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The Washington bureaucracy has injected politics into the issue of obtaining a secure supply of critical materials. The first shots were fired immediately after the inauguration of the new American president. To ensure that the monetary awards would not be seen to be supporting the policies of former President Trump, the permanent civil servants in the Pentagon and the Department of Energy announced within 24 hours of the new president’s inauguration that $30 million of Defense Department money would be granted to Australia’s Lynas Rare Earths. The company also agreed to match those funds to construct a 5,000 ton per annum light rare earth separation plant at a site in Hondo, Texas, operated by its American partner, Blue Line Chemical.

It should be noted that a separate grant of $500,000 had already been awarded to the Lynas/Blue Line joint venture to design a heavy rare earth separation facility with a further grant of $500,000 awarded to MP Materials also to design a heavy rare earth separation plant.

These second grants were part of a U.S. Army (Department of Defense) initiative called “The Cornerstone Project.” Cornerstone awards were Phase I, which in bureaucracy speak, means that the big money will be in Phase 2 and that only one of the recipients of the Phase I money will get Phase II money supposedly to build a heavy rare earth separation facility.

There is little cooperation between the Departments of Defense and Energy with regard to the security of supply of rare earths.

At the same time as the awards by the Department of Defense were made the Department of Energy also announced an award of $22 million to Rare Element Resources (RER) to be matched by the same amount from RER’s largest shareholder, General Atomics (GA), a prime military contractor. The purpose of this award was to determine if there are alternative downstream (of mining) processing regimes as compared to the traditional ones, so that a globally competitive American rare earth industry can be achieved.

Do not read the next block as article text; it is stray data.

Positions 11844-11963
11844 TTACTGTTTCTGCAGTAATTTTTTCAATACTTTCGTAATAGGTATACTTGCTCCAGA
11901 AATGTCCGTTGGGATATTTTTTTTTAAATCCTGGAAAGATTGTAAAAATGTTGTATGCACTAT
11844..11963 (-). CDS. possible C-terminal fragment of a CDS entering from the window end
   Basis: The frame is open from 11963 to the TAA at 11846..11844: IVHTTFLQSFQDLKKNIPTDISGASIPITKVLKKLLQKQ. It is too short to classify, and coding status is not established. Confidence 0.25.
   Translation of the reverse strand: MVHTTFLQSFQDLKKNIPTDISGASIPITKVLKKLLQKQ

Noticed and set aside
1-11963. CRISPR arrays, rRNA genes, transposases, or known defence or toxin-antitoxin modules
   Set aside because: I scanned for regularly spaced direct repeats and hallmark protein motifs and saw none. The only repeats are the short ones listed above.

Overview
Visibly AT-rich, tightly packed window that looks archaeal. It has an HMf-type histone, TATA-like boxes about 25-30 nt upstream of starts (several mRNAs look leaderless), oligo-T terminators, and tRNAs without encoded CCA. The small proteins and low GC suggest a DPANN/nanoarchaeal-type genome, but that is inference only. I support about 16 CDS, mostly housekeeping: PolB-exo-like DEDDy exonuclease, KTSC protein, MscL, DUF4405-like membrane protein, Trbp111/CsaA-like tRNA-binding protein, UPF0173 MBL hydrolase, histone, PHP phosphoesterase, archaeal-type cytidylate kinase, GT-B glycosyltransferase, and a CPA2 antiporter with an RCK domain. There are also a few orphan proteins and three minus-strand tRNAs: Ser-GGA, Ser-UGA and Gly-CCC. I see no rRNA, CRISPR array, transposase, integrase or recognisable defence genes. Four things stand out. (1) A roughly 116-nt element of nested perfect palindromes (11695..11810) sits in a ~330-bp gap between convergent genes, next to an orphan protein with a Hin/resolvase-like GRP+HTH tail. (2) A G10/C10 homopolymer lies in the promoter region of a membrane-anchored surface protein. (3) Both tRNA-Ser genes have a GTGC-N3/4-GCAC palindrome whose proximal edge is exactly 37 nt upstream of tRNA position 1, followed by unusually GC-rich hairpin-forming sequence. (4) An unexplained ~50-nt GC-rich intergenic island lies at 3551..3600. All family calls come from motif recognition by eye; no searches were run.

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In the case of RER it may be that a full scale solvent extraction plant will ultimately be constructed using the R&D work done by RER, before GA bought into it. A pilot plant was built in Germany by a GA subsidiary to prove out the efficacy of the solvent extraction system using RER ore (bastnaesite) from its Bear Lodge deposit in Wyoming. The development of a mine at Bear Lodge, however, is estimated to require at least $350 million more.

Lynas faces the hurdle of mining the monazite feedstock for the Texas plant in Australia and then, also in Australia, removing the uranium and thorium from the ore before a concentrate is shipped from Australia to Texas. The ore would be mined at Lynas’ Mt Weld property, which now supplies an ore processing plant in Malaysia – Lynas has agreed to restrict to radioactinide-free feedstocks by 2023. A significant cost will be incurred by Lynas in duplicating the ore processing plant now in Malaysia, estimated at some $500 million, according to the company. In addition, the freight cost from Australia to the USA (a Texas Gulf Port) will be significant. The Lynas ore processing/solvent extraction plant in Australia cost more than (U.S.) $800 million with capacity of 22,000 tpa of TREO. To construct a 5,000 tpa plant in Texas for $60 million will be a challenge to Lynas, especially as it has also proposed to the U.S. DoD that it will build additionally a heavy rare earth separation facility at the same location.

The commercial production of actinide free mixed rare earth carbonates will begin at the White Mesa Mill operations of Utah’s Energy Fuels in March. It is expected that 200 tons per month of the concentrate will be offered into the market beginning in Q2 of this year. I hope that the Defense Department might consider buying this material, since comparable material is not expected to be available from either MP Materials or Lynas for several years! White Mesa will be processing monazite derived from the heavy mineral sands operations in Georgia of American owned and operated Chemours, which processes the mineral sands to extract zircon and the titanium mineral, ilmenite.

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